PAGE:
Microsoft's Windows 8 security measures include secure boot. As demonstrated at BUILD, this means compromised systems can refuse to boot.
Microsoft is detailing some of its
security procedures for Windows 8.
Key to Windows 8's "platform integrity
architecture" is its Unified Extensible Firmware Interface (UEFI), a set of
specifications for how the operating system communicates with platform firmware
during the boot-up process. UEFI features a firmware validation process known
as "secure boot," which dictates how that firmware manages security
certificates, firmware validation and the like.
"Microsoft's platform integrity
architecture creates a root of trust with platform firmware using UEFI secure
boot and certificates stored in firmware," Tony Mangefeste, a member of the
Windows Ecosystem team, wrote in a Sept. 22 posting on the "Building Windows 8" blog. "With Windows 8's
secured boot architecture and its establishment of a root of trust, the
customer is protected from malicious code executing in the boot path by
ensuring that only signed, certified -known good' code and boot loaders can
execute before the operating system itself loads."
In theory, UEFI secure boot will allow
machines running Windows 8 to sidestep a current vulnerability in many PCs,
namely that the pre-operating system environment is vulnerable to malicious
loaders redirecting the boot loader handoff.
"For Windows customers, Microsoft is
using the Windows Certification program to ensure that systems shipping with
Windows 8 have secure boot enabled by default," Mangefeste said. Windows
Certification will also ensure "that firmware not allow programmatic control of
secure boot (to prevent malware from disabling security policies in firmware),
and that OEMs prevent unauthorized attempts at updating firmware that could
compromise system integrity."
During the BUILD conference earlier in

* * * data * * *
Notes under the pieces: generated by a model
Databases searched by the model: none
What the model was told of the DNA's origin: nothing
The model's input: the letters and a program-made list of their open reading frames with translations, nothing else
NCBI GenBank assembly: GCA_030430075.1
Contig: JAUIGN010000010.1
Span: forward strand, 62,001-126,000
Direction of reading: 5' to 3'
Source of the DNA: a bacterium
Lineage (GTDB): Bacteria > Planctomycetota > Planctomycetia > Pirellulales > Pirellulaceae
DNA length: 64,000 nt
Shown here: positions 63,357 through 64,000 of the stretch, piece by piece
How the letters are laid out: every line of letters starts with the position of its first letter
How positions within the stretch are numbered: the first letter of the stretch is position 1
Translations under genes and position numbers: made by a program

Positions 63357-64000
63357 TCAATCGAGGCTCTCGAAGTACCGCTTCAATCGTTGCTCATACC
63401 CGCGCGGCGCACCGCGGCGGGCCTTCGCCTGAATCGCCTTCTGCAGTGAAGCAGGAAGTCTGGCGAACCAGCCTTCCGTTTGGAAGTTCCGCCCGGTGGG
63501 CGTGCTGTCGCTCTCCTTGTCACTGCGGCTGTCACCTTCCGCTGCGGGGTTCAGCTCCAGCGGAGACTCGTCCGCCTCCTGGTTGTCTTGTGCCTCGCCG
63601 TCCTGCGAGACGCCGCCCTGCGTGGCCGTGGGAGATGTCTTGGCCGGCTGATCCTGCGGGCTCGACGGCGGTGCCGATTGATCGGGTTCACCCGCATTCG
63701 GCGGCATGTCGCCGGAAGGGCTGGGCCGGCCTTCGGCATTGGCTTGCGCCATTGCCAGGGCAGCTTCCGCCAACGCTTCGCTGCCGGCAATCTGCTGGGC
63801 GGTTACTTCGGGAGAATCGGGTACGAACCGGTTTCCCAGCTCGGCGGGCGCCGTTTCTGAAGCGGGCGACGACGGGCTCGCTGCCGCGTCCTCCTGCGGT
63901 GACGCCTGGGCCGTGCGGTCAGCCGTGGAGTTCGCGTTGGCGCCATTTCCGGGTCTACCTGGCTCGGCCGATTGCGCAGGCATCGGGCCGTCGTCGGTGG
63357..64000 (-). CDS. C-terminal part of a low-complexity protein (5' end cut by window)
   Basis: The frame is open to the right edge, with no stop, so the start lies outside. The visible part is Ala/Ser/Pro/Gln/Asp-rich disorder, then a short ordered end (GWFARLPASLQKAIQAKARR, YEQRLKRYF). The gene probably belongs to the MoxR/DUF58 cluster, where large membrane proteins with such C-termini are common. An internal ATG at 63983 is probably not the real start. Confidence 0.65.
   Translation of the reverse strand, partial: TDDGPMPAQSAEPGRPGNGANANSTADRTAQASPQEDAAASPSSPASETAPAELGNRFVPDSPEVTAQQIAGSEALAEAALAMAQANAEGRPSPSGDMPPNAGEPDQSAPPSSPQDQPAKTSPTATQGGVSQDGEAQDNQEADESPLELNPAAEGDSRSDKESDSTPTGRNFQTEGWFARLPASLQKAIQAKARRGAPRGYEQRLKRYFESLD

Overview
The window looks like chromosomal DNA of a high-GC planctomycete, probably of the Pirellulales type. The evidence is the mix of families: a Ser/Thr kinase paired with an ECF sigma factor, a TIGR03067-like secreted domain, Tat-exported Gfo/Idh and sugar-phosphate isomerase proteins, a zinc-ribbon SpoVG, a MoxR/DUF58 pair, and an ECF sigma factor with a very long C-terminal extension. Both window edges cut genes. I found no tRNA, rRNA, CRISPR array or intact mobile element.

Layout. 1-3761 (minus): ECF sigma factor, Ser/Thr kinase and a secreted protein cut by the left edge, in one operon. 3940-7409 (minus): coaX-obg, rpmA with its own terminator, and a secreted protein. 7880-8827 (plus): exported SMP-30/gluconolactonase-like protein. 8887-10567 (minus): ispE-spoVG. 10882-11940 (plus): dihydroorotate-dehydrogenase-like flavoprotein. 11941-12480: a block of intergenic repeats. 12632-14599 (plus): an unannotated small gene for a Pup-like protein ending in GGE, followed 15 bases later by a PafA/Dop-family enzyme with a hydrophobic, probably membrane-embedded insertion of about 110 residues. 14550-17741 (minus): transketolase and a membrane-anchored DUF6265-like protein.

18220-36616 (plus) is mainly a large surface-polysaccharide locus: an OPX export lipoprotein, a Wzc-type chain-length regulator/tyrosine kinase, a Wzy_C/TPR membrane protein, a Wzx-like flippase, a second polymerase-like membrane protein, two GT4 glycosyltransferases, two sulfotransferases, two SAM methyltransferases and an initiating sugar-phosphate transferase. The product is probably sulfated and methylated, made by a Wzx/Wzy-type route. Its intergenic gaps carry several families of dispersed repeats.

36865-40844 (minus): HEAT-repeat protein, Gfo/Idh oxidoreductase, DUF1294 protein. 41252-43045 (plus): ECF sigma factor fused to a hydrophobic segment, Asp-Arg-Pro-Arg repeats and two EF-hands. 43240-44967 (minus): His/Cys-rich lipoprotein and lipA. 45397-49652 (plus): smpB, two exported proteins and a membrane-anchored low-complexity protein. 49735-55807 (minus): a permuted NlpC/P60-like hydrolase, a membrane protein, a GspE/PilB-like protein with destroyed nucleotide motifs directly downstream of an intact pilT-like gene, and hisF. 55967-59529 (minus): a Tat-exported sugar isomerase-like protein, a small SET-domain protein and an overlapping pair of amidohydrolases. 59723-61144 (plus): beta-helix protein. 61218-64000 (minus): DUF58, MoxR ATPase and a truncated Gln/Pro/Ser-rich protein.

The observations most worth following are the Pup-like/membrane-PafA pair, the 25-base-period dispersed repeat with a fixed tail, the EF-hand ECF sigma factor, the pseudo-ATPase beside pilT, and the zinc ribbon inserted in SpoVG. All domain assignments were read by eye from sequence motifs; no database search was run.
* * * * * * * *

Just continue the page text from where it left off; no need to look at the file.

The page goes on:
September, Windows and Windows Live division President Steven Sinofsky
demonstrated Windows 8's security measures by having a fellow executive plug a
USB with a rootkit virus into the port of a tablet running the operating
system. The device failed to boot up and compromise the system.
For the past few weeks, Microsoft has
unveiled aspects of its Windows 8 operating system, which is being designed to
run on both tablets and traditional PCs. It will do so by offering two distinct
user environments: the desktop, instantly familiar to anyone who's used
Windows, alongside a touch-enabled interface featuring colorful tiles that link
Microsoft executives have spent
considerable time over the past few weeks trumpeting Windows 8's "no
compromises" ability to provide both a lightweight mobility experience and the
sort of features desired by power users. Security, obviously, is a huge factor
in all of that.
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Nicholas Kolakowski is a staff editor at eWEEK, covering Microsoft and other companies in the enterprise space, as well as evolving technology such as tablet PCs. His work has appeared in The Washington Post, Playboy, WebMD, AARP the Magazine, AutoWeek, Washington City Paper, Trader Monthly, and Private Air. He lives in Brooklyn, New York.